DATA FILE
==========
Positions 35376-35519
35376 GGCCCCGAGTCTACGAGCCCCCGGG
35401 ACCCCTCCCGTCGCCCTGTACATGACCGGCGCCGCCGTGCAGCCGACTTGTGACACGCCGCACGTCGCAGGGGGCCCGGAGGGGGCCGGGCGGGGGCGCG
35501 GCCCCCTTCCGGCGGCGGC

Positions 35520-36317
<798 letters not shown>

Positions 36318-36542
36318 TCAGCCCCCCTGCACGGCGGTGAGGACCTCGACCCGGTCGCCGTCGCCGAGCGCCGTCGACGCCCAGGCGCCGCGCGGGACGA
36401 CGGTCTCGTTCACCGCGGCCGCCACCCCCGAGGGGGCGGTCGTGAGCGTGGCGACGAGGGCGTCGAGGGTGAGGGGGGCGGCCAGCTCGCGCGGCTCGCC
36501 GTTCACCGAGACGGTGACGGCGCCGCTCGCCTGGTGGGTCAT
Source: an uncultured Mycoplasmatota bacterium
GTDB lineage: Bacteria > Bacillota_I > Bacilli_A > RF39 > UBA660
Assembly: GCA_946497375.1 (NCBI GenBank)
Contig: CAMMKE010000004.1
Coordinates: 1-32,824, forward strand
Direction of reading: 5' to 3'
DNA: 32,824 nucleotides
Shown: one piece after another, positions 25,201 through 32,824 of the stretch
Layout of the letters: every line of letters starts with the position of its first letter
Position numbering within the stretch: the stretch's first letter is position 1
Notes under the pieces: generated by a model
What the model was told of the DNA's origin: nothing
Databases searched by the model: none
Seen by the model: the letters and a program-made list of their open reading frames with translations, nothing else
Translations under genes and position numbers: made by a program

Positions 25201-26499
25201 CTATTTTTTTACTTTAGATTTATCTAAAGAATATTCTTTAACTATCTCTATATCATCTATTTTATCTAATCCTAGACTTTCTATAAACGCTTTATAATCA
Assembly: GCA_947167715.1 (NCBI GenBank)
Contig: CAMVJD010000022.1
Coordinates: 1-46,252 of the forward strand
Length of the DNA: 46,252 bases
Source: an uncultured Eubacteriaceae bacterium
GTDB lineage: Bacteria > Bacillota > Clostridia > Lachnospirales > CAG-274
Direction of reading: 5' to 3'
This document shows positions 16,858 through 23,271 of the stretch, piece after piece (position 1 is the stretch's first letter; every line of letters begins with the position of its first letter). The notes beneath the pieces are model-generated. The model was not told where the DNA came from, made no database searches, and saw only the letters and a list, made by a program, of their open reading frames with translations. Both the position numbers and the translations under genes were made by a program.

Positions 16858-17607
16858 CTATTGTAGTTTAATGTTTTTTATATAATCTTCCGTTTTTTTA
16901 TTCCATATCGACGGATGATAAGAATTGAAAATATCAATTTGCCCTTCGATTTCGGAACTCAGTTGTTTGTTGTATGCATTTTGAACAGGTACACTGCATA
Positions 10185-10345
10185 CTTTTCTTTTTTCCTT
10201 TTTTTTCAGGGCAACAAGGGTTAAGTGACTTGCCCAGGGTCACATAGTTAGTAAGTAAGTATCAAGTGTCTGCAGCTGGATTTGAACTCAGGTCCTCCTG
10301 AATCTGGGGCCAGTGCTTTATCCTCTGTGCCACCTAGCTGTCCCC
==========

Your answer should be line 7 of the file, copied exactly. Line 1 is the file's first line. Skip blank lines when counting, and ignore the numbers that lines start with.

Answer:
Positions 36318-36542